In this latest group exhibition, we are displaying new work from a number of our regular exhibitors alongside a beautiful collection of rural Stirlingshire landscapes by our new featured artist, John McClenaghen.
Born in Falkirk in 1964, McClenaghen initially studied Fine Art at the Glasgow School of Art (1983-87) alongside the likes of Alison Watt OBE FRSE RSA and Simon Laurie RSW RGI. McClenaghen’s work can be found in private collections the world over. Yet it was only recently that he substantially reduced his teaching commitment after twenty years as Fine Art Programme Leader at Glyndŵr University, in order to focus on painting.
Being the grandson of a ploughman (and nephew to a shepherd and grieve) meant frequent visits from Falkirk to this very different world. And thus an attraction to rural Stirlingshire has been with the painter since childhood.
This collection of intimate landscapes is particularly significant because it took shape during the last few weeks and days of his mother (Maisie’s) life. As he listened to her childhood memories of growing up on the farm, they mingled with his own. The result was a visual celebration of their rural heritage, nature’s abundance and the cycle of life.
The paintings in this collection were largely executed outdoors, close to where his mother’s farm once was. By taking the time to directly absorb what is in front of and around him, he not only captures the energy and dynamism of the living landscape, but also his inherited and half-remembered memories of a world now gone.
To see the breathtaking vitality of McClenaghen’s work is to be reminded of Joan Eardley’s late output. For both artists, painting is a way of keeping pace with nature, spatially, temporally and emotionally. To use McClenaghen’s own words: ‘Through the rhythm of work I am trying to move from the representation of something seen to the reconstruction of something felt.’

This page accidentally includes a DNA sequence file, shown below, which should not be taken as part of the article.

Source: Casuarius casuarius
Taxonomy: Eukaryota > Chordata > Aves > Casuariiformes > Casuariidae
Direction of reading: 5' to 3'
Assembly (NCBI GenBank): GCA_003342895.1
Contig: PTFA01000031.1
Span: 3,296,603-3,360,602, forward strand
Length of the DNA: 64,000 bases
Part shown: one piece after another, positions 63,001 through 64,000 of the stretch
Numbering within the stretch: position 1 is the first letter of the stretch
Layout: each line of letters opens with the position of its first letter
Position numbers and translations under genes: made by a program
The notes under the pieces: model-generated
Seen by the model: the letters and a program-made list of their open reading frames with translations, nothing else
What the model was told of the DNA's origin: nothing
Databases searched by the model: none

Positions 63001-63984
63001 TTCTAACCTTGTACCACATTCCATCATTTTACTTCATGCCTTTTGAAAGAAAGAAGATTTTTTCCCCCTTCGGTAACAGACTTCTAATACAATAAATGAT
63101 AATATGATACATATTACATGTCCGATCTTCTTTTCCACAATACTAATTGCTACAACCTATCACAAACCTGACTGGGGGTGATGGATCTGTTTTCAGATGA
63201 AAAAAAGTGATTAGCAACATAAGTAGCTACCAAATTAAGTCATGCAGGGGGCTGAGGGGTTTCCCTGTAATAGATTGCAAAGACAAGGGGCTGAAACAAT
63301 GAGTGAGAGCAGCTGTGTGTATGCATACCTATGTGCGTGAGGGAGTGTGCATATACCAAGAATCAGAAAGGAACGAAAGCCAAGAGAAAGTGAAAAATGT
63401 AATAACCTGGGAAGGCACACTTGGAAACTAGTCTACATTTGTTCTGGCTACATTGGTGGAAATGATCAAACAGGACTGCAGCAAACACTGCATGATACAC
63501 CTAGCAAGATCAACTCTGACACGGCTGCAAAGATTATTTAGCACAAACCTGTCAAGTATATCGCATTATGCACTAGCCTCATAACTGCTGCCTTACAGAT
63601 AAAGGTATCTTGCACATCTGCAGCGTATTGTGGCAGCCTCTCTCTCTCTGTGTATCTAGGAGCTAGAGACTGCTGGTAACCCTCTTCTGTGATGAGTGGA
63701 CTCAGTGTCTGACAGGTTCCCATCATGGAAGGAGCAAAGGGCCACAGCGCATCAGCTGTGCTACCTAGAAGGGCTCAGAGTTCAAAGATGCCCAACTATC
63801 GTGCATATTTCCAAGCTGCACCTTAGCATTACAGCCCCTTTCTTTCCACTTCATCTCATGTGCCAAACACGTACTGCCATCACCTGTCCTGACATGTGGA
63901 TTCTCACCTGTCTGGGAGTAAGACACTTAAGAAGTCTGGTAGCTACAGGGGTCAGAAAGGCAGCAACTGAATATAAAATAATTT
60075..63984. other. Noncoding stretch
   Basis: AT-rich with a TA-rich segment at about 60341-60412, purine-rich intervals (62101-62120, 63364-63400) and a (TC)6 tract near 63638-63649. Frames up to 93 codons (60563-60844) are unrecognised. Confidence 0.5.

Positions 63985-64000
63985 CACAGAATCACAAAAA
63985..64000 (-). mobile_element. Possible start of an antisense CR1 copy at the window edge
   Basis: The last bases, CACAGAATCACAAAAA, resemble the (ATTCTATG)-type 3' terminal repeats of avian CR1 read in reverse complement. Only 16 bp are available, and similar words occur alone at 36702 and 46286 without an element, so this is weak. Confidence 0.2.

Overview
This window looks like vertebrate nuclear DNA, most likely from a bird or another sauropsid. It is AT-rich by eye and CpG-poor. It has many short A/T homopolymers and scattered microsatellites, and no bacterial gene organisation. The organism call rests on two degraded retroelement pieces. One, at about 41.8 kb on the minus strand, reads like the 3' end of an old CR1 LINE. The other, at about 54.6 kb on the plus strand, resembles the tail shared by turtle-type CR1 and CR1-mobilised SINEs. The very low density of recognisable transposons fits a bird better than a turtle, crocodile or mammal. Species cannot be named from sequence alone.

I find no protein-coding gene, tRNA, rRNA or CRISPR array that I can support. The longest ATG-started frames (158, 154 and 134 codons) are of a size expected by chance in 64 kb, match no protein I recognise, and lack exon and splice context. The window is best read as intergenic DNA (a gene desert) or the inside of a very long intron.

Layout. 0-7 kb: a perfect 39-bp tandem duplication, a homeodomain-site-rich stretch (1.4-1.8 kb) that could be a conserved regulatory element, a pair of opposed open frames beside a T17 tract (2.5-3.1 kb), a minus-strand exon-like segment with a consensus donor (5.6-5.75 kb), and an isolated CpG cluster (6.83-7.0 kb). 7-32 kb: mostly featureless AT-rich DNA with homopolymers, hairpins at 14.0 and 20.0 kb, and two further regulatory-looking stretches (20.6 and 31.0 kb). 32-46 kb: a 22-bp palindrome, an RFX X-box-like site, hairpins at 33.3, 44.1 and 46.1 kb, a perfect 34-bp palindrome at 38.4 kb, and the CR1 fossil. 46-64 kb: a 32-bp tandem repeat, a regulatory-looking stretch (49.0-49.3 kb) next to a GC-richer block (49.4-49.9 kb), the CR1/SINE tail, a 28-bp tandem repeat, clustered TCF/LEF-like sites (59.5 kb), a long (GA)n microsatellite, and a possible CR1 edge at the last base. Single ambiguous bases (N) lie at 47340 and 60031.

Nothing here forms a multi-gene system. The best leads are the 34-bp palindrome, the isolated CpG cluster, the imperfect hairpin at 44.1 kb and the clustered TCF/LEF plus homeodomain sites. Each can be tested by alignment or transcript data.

Displayed also in this exhibition are new works by some of our regular exhibitors. These include painters Siobhan O Hehir with her inimitable perspective on the landscape, Patricia Sadler’s iconic Borders landscapes, Claire Beattie’s recent small tree studies from her Marchmont House Residency, Gill Walton’s striking work from her Breath series, Karen Stamper’s exuberant and colourful latest flower paintings, Sheila Anderson Hardy’s delicate observation of the natural world , John Onslow’s watercolours of light and shade in the landscape; printmaker, Justine Miller making a comeback to the gallery after a long absence with a series of semi abstracted landscape multimedia prints; photographer, Stephen Whitehorne with a new body of landscape photographs also including some all-time favourites; textile artist and painter Deborah Campbell with a magnificent collection of constructed textile fine art works and paintings; sculptor, Ellen McCann with her quintessential blue oxide stoneware and steel creation, ceramicists Catherine Lucktaylor with her exquisite raku pots, Andrew Major’s quirky work and not to forget beautiful jewellery by Anne Collin.
It has been an amazing exhibition to curate which we hope will be a great summer delight!